MANAMA // Bahrain's military prosecutor accused 21 political activists yesterday of seeking to overthrow the monarchy with the help of a foreign terrorist group, an apparent reference to Iranian-backed militants, in a widening crackdown on an uprising by the nation's Shiite majority.
The charges are part of fast-moving efforts by Bahrain's authorities to prosecute opposition leaders and others after months of clashes and protests in the kingdom.
Meanwhile, Bahrain's king has ordered the lifting on June 1 of a state of emergency that was imposed after weeks of protests, the state news agency said yesterday.
Last month, a special security court set up under martial law sentenced four people to death for killing two policemen.
The latest cases were tried by the same court, according to the state-run Bahrain News Agency. Among those charged yesterday are opposition leaders such as Hassan Mushaima, the leader of Al Haq movement, and some of its senior members including Abdul Jalil al Sangaece.
Mr Mushaima and Mr al-Sangaece were among the first political leaders taken into custody after emergency rule was declared in March to quell weeks of anti-government protests that began February 14 and were inspired by revolts in Tunisia and Egypt.
The two men were among 25 Shiite activists on trial last year on charges of trying to overthrow the nation's Sunni rulers.
The case was dropped in March to calm tensions in the kingdom, and Mr Mushaima, who was tried in absentia, returned from a self-imposed exile in London to support the uprising.
Fourteen members of the group charged yesterday are in custody. The others are charged in absentia.
The allegations include seeking to topple the 200-year-old Sunni monarchy and having links to "a terrorist organisation abroad working for a foreign country." No additional details were made public, but Bahrain's leaders have claimed that the Iranian-backed Shiite militant group Hizbollah in Lebanon has sought to make inroads in Bahrain with the protests.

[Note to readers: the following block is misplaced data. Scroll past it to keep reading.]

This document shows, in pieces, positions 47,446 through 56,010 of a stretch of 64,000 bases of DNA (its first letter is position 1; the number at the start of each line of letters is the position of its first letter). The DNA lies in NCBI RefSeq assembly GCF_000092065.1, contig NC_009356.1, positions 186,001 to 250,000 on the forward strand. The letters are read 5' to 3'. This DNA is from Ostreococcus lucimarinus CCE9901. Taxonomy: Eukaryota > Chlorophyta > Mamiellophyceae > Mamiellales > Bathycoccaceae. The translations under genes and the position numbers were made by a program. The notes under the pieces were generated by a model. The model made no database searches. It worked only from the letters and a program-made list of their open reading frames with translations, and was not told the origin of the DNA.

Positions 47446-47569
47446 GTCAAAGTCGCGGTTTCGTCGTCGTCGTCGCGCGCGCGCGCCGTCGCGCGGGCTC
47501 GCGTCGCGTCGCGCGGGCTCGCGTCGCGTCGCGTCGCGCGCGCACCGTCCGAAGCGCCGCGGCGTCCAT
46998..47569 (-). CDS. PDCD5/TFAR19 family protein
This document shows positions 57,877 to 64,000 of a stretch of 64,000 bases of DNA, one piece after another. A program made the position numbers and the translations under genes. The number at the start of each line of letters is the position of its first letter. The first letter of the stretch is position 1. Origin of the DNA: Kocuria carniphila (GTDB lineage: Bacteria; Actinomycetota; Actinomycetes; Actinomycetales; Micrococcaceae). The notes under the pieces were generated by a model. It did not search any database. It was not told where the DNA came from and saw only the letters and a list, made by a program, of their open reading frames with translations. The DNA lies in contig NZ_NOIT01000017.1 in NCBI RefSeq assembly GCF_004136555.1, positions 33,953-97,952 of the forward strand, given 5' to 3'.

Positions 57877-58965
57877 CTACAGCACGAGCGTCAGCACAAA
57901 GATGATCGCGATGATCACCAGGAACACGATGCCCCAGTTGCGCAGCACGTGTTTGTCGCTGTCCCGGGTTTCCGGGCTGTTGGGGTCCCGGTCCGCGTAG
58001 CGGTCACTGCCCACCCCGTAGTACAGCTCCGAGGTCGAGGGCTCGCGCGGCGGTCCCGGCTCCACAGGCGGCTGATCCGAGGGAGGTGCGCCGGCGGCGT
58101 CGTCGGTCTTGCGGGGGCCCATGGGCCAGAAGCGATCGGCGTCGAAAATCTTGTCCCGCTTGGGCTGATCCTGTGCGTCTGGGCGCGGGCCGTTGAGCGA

Bahrain also is locked in a deepening quarrel with Iran, which has sharply criticised the arrests and the dispatch of a 1,500-strong Saudi-led force in March to prop up the monarchy.
Shiites have long been demanding a greater political voice and rights, equal to those of the Sunni members of the nation. Shiites comprise about 70 per cent of Bahrain's population, but are excluded from top government and security posts.
Abdulhadi al Khawaja, the kingdom's leading human rights activist, is also among those charged yesterday. Mr Al Khawaja was beaten unconscious by police before being taken from his house in the outskirts of Manama along with his two sons-in-law last month, according to relatives who witnessed the raid.
Mr Al Khawaja is the former Middle East and North Africa director of Frontline Defenders, a rights organisation. He also documented human rights abuses in Bahrain for Amnesty International and Human Rights Watch.